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2012 EPA Research Progress Report

Sustainability Science: Understanding Ecosystem Services in Wetlands

The multitudes of benefits people derive from the environment are so abundant and free flowing that they are easy to overlook. Because these benefits are difficult to quantify, they are often left out or undervalued in risk assessments and other analyses that decision makers use to set environmental policies and protect human health.

EPA scientists have embarked on a research effort to help change this oversight. Research in Tampa Bay, Florida is advancing the science of sustainability by focusing on aspects of the natural environment that form the foundation of ecology, economy, and overall well-being. These beneficial aspects of nature are what scientists refer to as “ecosystem services” —and include such things as flood control, fertile soils, biological diversity, and the natural cycles that cleanse air and water.

A U.S. Human Well-being Index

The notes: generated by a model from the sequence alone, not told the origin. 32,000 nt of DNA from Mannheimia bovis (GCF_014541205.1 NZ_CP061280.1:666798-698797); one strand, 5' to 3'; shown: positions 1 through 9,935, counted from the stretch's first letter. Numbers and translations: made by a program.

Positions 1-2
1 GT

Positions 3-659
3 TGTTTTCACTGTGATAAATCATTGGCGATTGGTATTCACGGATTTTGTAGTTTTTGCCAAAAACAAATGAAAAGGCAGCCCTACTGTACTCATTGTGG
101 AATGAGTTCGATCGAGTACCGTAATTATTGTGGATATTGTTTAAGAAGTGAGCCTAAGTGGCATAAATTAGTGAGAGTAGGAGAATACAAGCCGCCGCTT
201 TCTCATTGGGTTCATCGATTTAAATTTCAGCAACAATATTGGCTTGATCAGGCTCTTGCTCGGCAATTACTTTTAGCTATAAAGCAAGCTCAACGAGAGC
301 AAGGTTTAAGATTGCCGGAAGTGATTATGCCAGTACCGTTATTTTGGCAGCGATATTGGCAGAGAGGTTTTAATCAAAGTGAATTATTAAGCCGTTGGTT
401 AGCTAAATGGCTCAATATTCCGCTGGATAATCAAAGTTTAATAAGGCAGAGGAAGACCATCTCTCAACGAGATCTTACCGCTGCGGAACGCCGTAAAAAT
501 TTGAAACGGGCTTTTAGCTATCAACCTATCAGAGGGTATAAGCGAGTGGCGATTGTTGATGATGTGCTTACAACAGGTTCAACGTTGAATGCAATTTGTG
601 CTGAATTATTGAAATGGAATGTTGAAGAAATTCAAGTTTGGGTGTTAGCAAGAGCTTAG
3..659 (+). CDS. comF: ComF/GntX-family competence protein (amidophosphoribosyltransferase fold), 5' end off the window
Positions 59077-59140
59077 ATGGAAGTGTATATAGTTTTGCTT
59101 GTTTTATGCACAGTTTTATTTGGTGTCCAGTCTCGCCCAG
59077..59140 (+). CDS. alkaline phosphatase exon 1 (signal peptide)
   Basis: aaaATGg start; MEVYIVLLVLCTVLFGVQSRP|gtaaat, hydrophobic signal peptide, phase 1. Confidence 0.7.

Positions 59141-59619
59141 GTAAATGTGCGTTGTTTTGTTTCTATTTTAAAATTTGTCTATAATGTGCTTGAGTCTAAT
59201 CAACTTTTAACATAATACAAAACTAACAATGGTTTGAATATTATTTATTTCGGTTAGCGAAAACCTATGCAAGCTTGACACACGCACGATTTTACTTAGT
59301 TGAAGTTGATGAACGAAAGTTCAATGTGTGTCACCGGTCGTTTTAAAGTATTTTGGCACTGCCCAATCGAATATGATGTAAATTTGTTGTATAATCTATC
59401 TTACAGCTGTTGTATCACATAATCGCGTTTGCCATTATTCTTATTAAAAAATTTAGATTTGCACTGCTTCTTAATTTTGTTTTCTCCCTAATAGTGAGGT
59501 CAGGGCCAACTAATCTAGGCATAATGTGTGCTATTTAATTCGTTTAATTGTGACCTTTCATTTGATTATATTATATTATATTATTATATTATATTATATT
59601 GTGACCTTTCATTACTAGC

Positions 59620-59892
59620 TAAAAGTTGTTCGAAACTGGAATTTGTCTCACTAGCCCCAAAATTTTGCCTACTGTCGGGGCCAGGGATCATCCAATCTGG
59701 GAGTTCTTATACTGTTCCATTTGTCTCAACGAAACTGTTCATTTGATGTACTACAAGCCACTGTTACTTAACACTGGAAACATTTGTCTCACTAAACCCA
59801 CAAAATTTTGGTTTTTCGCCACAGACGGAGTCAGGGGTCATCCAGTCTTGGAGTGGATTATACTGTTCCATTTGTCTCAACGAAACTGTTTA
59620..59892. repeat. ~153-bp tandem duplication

A defining component of sustainability, as highlighted in the National Environmental Policy Act of 1969, is "to create and maintain conditions under which humans and nature can exist in productive harmony, that permit fulfilling the social, economic, and other requirements of present and future generations."


EPA's Human Well-being Index (HWBI), released as a draft in 2012, is being designed to help communities live more sustainably. When final, the HWBI will provide a Web-based predictive model to help communities identify the links between long-term sustainability, understand the flow of ecosystem services, and prioritize the well-being of humans.

In 2012, EPA scientists completed a two-year study in nine mangrove wetlands and 18 freshwater riparian and marsh sites with varying levels of human disturbance in the Tampa Bay drainage basin. Analysis of the study results will become part of a dynamic model that allows users to understand how human disturbance affects the ecosystem services of wetlands, particularly regarding the removal of nutrient pollution and improved water quality. This project is part of an effort to illustrate the trade-offs in ecosystem services associated with alternative management decision scenarios. Research results are available through a new, user-friendly website for Tampa Bay.

Additionally, scientists are partnering with local governments, other research entities, planning organizations, and citizen and business groups to identify and assess the values a productive ecosystem provides to the community. All these experts will help paint a more complete picture of Tampa Bay that decision makers can use when establishing development and environmental plans.

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